--movie spoilers all over this text--
If you accept H. R. Giegers' original works and his commentary on it as canon, we know at least two things about the engineers:
Like most of H. R. Gieger's work they were or could be cyborgs or similar man-machine mixes. The pilot chair the engineer enter and gets enveloped in at the end is a replica of the fossilized pilot chair and pilot from the first alien movie. Giegers intention for it was to depict a pilot who was his pilot role to such a degree that he had fused with the machinery and ceased to be anything but the pilot.
They attached a religious significance to the alien monster. In Gieger's picture below, the overarching cyborg woman is a reference to the portrayal of the egyptian goddess Nut, which was the goddess of the sky and gave birth to several other gods. Gieger's picture then shows a goddess sending the alien eggs down from the skies.
It is then a small leap to imagine that the engineers, being already in a symbiotic relationship with their machines and revering the aliens, also were in some symbiosis with the aliens. In fact, have you noticed how there were only male engineers?
Gieger originally played a lot on allusions to sex. He was a designer for the first Alien film and his original design of the egg had the top split along a single slit in what became a comically obvious allusion to a vagina. (*) The face-hugger force the victim to deep-throat in an obvious rape simile and then the victim, often male, is forced to undergo a gestation and "give birth" to the alien. In short, the vagina-egg force the victim into taking the role of the receptive sex.
So imagine, here we have The Engineers, a species which has lost its females and now only reproduce via machines. (Plenty of cyborg fetuses in Gieger's art btw) But they revere as mystical the ancient "female", which is symbolically opposite both to males and machines. (**) In its contained revered form the engineer's "female" is abstracted away into a sticky oozing fluid with worms. It doesn't get more biologically icky than that after all and probably horrifies the engineer-machines like the depictions of the mutilated corpse on a cross are meant to do for christians. This goo doubles as paint for their mystical paintings.
A devout engineer may volunteer to "mate" with the goo. Only then do a true biological organism with its own lifecycle appear. Note that in Prometheus the protagonist only births a face-hugger, which must then infect another organism before an alien occurs. The aliens lay the eggs and have queens and drones. Recreating this two-sexes fully biological creature is seen as a holy act by some engineers.
We can guess at a schism early in the religious history of the engineers. They start out as in the opening scene of the movie, with the creation of biological life as the holy act. Then they split into two factions. One with a mechanical leaning which worshipped the machine-inspired alien monster and sent it from the stars to many destinations, preying on the life seeded by the original religion. (A semi-canon comic link an early extinction of life on earth with aliens) Then there's one faction with a sapient leaning which recreates life in their own image, including humans. Trope-wise they suffer from the "Gepetto Syndrome", which is sometimes used in ridicule about men who, unable to create life themselves, obsess with robotics or artificial life. Being a Gepetto they fall in love with their own creation, can find no fault in it or think they can just fix its faults like you fix a machine.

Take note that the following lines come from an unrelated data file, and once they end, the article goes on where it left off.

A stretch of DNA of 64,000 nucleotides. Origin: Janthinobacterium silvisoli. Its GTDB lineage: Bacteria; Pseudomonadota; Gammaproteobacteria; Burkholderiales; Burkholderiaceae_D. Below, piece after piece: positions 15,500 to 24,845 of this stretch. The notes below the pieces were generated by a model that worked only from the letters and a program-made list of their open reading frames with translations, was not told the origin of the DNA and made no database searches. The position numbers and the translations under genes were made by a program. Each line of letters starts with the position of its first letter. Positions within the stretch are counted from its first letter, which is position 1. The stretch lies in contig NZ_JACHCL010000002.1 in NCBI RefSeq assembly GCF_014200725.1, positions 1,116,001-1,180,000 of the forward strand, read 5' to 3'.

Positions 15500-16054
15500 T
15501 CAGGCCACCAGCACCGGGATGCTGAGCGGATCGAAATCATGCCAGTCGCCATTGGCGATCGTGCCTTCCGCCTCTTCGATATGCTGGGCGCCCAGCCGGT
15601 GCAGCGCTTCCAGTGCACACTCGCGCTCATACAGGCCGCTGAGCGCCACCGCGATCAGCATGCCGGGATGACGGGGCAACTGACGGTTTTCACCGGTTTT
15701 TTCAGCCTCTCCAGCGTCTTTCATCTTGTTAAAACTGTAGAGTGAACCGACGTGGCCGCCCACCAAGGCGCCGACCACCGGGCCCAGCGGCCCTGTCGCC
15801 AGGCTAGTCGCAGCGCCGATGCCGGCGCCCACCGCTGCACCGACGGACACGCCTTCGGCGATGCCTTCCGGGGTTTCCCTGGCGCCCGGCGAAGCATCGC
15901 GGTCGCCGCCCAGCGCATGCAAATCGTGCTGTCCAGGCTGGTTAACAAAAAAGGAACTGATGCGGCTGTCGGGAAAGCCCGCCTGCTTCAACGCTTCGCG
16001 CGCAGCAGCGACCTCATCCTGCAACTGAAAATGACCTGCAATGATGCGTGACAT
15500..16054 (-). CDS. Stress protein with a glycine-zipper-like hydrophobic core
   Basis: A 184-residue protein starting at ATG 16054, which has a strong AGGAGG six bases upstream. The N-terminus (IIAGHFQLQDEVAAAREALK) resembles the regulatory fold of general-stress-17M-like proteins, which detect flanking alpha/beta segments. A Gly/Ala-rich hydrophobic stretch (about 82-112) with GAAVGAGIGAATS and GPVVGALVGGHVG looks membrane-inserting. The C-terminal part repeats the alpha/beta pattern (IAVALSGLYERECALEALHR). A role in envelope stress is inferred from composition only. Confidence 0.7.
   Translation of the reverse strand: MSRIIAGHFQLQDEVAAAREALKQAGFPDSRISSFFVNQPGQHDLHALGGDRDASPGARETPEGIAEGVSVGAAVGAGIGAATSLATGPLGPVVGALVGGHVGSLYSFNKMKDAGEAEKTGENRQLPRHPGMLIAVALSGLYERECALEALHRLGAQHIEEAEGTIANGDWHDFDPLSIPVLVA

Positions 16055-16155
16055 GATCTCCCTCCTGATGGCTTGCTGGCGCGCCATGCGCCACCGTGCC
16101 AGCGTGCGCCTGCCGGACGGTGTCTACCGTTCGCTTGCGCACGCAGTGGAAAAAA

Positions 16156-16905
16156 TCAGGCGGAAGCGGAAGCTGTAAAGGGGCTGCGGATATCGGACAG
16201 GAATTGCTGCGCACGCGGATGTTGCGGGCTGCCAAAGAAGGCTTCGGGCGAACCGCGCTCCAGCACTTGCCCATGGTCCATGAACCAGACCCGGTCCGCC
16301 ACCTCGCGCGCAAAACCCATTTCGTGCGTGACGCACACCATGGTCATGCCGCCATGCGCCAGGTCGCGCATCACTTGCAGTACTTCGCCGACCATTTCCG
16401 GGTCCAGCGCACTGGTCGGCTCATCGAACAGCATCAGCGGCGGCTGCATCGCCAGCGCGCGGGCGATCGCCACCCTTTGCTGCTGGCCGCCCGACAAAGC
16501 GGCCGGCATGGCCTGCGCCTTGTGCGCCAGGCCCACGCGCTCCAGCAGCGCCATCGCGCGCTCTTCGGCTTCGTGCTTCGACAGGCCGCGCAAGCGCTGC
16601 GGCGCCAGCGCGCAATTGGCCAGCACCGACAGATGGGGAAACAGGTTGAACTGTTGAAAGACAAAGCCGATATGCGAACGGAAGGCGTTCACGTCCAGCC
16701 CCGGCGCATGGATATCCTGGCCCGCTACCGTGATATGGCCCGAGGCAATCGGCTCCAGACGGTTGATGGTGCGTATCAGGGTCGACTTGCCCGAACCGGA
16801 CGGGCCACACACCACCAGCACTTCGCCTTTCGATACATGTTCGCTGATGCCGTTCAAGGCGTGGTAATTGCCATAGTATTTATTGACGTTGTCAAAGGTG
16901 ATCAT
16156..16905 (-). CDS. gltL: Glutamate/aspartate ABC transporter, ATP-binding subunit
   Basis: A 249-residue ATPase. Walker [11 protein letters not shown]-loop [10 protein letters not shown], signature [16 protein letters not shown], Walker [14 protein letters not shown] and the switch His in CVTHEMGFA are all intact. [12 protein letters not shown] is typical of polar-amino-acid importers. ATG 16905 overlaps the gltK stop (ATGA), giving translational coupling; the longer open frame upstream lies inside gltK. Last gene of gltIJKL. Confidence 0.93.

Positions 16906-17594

The reason the Engineers turned on us are then either that we were a failure in the eyes of the humanoid-makers and they turn on their own creation in anger (the movie characters' hypothesis I think) or that the engineers in Prometheus belong to the alien-faction and regard humans as sacrilege committed by the other faction. An interpretation is that the engineer awoken in the movie rips the head off David because his question implies that the engineer would be one of the heathen humanoid-makers. Prior to that the drowsy engineer hopes that the humans are there as devoted and willing vessels for the alien "incubation".
The Engineer ship is then one small part of a giant religious war machine where the alien-breeders seek to eradicate the works of the humanoid-breeders.
So what about the head? Others have pointed out that the head is not on the ship itself. The room is a church and they worship the original humanoid "mother species" which created the machines and their male-only descendants. The head is a "mother" (note machines are birthed in the head of the inventor) but is depicted as the male's faces with a few streaks of technology because the engineers have lost all recollection of how their females actually looked.
Ridley Scott: If you're reading this, I'll trade you the plot for a Gieger painting and a face-hugger plushy. :-)
(*) The vagina design was turned down by the producers, citing catholic audiences as a reason. (Really I think it was just too gross, but put it nicely to the artist :-)
Gieger then changed the design by keeping the lips of the slit but making it into a cross instead. He writes that he was quite amused that he had hid the vagina by merging it with the sacred symbol of the prudes he re-designed it for.
(**) Female as base body and male as logical spirit is unfortunately a common underlying theme in much art, even today.